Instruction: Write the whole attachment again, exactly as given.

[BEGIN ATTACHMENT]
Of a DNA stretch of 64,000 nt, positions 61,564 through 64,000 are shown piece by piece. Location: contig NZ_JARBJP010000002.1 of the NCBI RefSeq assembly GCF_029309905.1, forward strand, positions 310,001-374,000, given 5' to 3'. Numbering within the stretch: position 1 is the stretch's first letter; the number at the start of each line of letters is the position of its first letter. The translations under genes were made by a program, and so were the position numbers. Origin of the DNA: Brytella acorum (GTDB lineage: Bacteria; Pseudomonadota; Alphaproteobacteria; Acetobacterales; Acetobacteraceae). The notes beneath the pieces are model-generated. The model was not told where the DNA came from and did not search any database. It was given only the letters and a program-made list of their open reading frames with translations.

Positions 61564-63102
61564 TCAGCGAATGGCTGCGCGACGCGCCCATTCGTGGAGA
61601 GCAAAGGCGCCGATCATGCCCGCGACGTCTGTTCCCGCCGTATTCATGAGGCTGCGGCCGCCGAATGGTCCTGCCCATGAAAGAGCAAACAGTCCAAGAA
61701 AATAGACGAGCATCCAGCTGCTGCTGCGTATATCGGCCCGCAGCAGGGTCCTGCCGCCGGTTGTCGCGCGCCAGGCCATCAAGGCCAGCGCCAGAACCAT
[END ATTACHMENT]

Of a DNA stretch of 64,000 nt, positions 61,564 through 64,000 are shown piece by piece. Location: contig NZ_JARBJP010000002.1 of the NCBI RefSeq assembly GCF_029309905.1, forward strand, positions 310,001-374,000, given 5' to 3'. Numbering within the stretch: position 1 is the stretch's first letter; the number at the start of each line of letters is the position of its first letter. The translations under genes were made by a program, and so were the position numbers. Origin of the DNA: Brytella acorum (GTDB lineage: Bacteria; Pseudomonadota; Alphaproteobacteria; Acetobacterales; Acetobacteraceae). The notes beneath the pieces are model-generated. The model was not told where the DNA came from and did not search any database. It was given only the letters and a program-made list of their open reading frames with translations.

Positions 61564-63102
61564 TCAGCGAATGGCTGCGCGACGCGCCCATTCGTGGAGA
61601 GCAAAGGCGCCGATCATGCCCGCGACGTCTGTTCCCGCCGTATTCATGAGGCTGCGGCCGCCGAATGGTCCTGCCCATGAAAGAGCAAACAGTCCAAGAA
61701 AATAGACGAGCATCCAGCTGCTGCTGCGTATATCGGCCCGCAGCAGGGTCCTGCCGCCGGTTGTCGCGCGCCAGGCCATCAAGGCCAGCGCCAGAACCAT